What's New Pussycat?

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For the Burt Bacharach and Hal David song, see What's New Pussycat? (song). For the Yukari Tamura album, see What's New, Pussycat? (album).
What's New Pussycat?
Whats new pussycat.jpg
Theatrical release poster by Frank Frazetta
Directed by Clive Donner
Richard Talmadge (go-kart sequence)
Produced by Charles K. Feldman
Written by Woody Allen
Starring Peter Sellers
Peter O'Toole
Romy Schneider
Capucine
Paula Prentiss
Woody Allen
Ursula Andress
Music by Burt Bacharach
Hal David (lyrics)
Cinematography Jean Badal
Edited by Fergus McDonell
Production
company
Famartists Productions S.A.
Famous Artists Productions
Distributed by United Artists (1965,original) Metro-Goldwyn-Mayer (2005 and 2007, DVD) Kino Lorber (under license from MGM) (2014, Blu-Ray DVD)
Release dates
  • June 2, 1965 (1965-06-02)
Running time
108 minutes
Country France
United States
Language English
Box office $18,820,000[1]

What's New Pussycat? is a 1965 American comedy film directed by Clive Donner, and stars Peter Sellers, Peter O'Toole, Romy Schneider, Capucine, Paula Prentiss and Ursula Andress. It is Woody Allen's film debut in his first produced script. The Academy Award-nominated title song by Burt Bacharach (music) and Hal David (lyrics) was sung by Tom Jones. The movie poster was painted by Frank Frazetta, and the animated title sequence was directed by Richard Williams.

Plot[edit]

Notorious womanizer Michael James (Peter O'Toole) wants to be faithful to his fiancée Carole Werner (Romy Schneider), but every woman he meets seems to fall in love with him, including neurotic exotic dancer Liz Bien (Paula Prentiss) and parachutist Rita (Ursula Andress) who accidentally lands in his car. His psychoanalyst, Dr. Fritz Fassbender (Peter Sellers), cannot help, since he's stalking patient Renée Lefebvre (Capucine) who in turn longs for Michael. Carole, meanwhile, decides to make Michael jealous by flirting with his nervous wreck of a friend, Victor Shakapopulis (Woody Allen).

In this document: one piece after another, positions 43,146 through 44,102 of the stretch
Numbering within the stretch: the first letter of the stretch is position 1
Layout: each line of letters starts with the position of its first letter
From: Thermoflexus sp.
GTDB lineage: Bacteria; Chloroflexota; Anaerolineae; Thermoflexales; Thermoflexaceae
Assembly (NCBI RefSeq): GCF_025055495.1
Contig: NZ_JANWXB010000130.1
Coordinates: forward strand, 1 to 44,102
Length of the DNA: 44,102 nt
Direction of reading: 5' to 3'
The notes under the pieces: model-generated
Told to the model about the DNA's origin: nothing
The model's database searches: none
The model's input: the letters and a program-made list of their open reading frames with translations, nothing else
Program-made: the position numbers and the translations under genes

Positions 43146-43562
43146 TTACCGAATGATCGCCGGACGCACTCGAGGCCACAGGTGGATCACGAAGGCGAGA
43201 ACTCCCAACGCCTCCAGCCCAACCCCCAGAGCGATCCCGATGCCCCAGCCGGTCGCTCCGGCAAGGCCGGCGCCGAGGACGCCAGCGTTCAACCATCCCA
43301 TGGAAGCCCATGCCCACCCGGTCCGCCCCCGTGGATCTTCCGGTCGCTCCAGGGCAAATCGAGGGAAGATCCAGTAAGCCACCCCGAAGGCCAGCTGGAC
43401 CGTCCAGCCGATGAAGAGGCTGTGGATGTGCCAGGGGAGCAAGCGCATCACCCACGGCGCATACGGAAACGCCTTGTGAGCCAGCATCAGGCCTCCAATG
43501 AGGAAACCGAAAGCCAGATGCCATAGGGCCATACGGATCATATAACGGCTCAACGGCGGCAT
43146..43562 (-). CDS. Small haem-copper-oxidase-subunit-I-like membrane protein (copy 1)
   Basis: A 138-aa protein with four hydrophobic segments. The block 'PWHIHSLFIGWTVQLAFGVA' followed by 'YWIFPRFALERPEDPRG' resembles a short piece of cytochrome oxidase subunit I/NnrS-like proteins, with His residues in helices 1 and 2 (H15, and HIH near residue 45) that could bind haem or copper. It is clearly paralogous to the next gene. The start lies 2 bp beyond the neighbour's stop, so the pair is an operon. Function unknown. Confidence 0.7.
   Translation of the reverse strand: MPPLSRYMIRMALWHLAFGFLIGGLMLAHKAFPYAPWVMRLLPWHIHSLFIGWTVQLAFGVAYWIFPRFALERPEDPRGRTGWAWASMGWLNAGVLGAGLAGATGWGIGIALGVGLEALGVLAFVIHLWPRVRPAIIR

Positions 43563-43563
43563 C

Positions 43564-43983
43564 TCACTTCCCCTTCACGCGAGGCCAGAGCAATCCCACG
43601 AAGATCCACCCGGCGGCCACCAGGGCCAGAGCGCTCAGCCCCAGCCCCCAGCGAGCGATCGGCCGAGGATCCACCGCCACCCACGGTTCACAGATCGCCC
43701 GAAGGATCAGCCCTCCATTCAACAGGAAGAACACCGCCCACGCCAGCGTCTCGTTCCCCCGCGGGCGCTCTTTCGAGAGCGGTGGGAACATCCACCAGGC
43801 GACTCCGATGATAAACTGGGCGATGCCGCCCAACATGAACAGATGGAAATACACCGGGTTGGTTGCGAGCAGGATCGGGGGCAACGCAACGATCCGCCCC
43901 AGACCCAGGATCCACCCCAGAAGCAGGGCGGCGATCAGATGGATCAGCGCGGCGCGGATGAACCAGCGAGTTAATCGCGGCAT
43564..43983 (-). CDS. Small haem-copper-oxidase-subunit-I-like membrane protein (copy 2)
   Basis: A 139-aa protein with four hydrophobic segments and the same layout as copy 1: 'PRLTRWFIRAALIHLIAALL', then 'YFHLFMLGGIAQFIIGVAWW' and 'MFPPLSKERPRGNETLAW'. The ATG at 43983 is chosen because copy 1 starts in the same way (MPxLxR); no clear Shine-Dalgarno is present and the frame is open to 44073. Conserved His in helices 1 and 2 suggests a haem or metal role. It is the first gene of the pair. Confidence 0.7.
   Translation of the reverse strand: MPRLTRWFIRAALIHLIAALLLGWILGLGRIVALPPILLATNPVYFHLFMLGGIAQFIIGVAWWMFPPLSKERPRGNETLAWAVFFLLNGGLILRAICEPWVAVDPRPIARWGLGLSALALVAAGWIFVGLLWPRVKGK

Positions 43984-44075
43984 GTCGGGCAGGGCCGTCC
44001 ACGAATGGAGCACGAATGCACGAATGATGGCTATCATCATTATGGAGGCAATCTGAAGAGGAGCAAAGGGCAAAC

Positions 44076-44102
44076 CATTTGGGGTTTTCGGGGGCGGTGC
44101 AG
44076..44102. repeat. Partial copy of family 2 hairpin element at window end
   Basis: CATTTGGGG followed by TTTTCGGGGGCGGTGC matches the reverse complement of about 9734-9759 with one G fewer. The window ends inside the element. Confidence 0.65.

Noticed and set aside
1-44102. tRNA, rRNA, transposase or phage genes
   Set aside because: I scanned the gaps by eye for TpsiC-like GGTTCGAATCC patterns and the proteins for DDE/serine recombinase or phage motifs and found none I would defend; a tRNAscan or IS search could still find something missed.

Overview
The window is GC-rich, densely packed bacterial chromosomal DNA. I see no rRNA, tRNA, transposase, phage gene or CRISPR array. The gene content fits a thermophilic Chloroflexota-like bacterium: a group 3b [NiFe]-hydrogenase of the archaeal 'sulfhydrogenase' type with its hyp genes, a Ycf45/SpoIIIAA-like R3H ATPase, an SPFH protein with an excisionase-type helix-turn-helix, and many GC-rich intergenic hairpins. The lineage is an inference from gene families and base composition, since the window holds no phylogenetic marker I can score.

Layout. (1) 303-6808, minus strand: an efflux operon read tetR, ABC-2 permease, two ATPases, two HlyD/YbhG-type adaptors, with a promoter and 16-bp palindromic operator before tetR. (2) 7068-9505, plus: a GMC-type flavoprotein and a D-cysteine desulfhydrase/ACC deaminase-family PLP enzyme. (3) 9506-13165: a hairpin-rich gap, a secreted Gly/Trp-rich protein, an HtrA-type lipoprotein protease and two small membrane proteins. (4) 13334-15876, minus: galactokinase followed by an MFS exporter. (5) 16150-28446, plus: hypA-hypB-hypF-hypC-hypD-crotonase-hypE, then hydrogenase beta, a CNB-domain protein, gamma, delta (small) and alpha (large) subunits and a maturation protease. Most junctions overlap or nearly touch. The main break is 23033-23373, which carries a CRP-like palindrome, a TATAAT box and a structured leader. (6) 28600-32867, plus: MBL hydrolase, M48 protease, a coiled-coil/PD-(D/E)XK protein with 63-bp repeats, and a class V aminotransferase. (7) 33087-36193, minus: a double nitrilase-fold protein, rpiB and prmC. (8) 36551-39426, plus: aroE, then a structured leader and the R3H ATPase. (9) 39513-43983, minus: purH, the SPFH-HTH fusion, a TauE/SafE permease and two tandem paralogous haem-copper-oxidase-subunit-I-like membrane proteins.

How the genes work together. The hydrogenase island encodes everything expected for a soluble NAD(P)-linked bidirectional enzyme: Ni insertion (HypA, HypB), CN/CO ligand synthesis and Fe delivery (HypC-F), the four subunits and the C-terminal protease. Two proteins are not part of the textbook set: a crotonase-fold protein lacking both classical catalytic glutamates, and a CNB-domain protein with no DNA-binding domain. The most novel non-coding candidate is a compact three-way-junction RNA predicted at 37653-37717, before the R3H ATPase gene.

A catastrophe appears on the horizon when all the characters check into a quaint hideaway hotel in the French countryside for the weekend, unaware of each other's presence. Michael tries to fend off Renee's advances by steering Fassbender her way, but Fassbender's wife Anna is determined to keep him to herself. By the time Michael finally is able to meet Carole's parents and agree to settle down, he and Fassbender both catch the eye of yet another young woman, creating the distinct possibility of the whole thing happening all over again.

Cast[edit]

Cast notes[edit]

  • Richard Burton has a cameo appearance as a man at the bar in a strip club.

Production[edit]